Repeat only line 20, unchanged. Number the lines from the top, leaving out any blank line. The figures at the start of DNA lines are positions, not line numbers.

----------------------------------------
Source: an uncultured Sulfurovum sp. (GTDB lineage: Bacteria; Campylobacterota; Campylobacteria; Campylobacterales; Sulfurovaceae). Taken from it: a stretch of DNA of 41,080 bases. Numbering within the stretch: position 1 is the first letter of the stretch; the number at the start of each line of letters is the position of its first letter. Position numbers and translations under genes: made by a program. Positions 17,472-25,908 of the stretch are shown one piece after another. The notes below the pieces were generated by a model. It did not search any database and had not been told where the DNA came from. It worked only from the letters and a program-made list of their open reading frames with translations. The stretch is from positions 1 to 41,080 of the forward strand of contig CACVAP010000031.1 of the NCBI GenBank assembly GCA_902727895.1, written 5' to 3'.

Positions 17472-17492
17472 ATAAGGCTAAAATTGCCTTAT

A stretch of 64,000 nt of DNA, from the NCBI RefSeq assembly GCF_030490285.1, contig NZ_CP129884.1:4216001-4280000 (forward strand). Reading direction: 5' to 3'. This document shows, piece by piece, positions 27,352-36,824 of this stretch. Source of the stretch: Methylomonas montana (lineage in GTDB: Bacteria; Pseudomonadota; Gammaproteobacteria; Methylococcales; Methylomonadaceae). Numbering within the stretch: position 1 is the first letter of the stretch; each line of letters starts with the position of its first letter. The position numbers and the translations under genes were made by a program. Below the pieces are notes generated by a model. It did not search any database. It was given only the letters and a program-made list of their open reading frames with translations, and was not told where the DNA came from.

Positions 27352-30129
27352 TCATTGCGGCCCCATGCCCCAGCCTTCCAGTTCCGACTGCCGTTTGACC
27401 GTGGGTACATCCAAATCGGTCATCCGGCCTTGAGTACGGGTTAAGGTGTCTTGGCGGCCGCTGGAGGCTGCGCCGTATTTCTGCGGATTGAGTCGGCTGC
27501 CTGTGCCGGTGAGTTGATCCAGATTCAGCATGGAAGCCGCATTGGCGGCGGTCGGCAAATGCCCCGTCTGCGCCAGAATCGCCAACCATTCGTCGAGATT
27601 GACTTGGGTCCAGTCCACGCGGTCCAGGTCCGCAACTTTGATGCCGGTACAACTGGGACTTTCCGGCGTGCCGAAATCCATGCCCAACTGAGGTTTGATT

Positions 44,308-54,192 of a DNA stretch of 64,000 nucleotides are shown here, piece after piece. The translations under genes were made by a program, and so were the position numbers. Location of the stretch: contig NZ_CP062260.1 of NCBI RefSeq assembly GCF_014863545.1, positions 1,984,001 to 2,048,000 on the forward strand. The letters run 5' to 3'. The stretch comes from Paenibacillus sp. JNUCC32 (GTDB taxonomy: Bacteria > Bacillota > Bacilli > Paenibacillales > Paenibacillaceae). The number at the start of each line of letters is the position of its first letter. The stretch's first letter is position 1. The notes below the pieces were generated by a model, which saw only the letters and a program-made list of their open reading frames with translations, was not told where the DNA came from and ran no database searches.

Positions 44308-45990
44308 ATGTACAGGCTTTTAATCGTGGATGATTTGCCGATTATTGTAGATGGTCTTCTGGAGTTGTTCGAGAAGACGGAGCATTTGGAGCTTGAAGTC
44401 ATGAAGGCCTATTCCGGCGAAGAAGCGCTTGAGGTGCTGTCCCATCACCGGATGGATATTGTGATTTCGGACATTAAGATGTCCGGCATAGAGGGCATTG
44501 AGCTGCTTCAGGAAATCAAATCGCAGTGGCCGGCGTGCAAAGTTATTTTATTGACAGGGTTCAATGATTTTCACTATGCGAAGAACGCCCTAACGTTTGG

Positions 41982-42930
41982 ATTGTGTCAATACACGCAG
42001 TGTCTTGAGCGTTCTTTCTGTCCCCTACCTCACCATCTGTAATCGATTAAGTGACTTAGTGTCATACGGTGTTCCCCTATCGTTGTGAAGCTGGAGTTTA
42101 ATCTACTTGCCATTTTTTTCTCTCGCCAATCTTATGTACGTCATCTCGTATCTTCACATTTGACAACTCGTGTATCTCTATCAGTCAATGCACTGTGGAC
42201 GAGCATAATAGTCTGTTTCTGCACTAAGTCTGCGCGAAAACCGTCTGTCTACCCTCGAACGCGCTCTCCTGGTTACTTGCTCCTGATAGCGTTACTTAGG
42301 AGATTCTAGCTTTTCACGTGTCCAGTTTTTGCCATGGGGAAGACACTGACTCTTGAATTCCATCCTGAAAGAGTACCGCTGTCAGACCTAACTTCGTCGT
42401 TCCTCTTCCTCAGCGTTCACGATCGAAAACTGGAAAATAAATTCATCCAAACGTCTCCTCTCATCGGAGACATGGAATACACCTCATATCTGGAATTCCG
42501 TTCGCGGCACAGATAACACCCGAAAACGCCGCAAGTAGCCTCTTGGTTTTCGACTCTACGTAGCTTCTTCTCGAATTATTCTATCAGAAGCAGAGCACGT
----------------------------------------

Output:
42301 AGATTCTAGCTTTTCACGTGTCCAGTTTTTGCCATGGGGAAGACACTGACTCTTGAATTCCATCCTGAAAGAGTACCGCTGTCAGACCTAACTTCGTCGT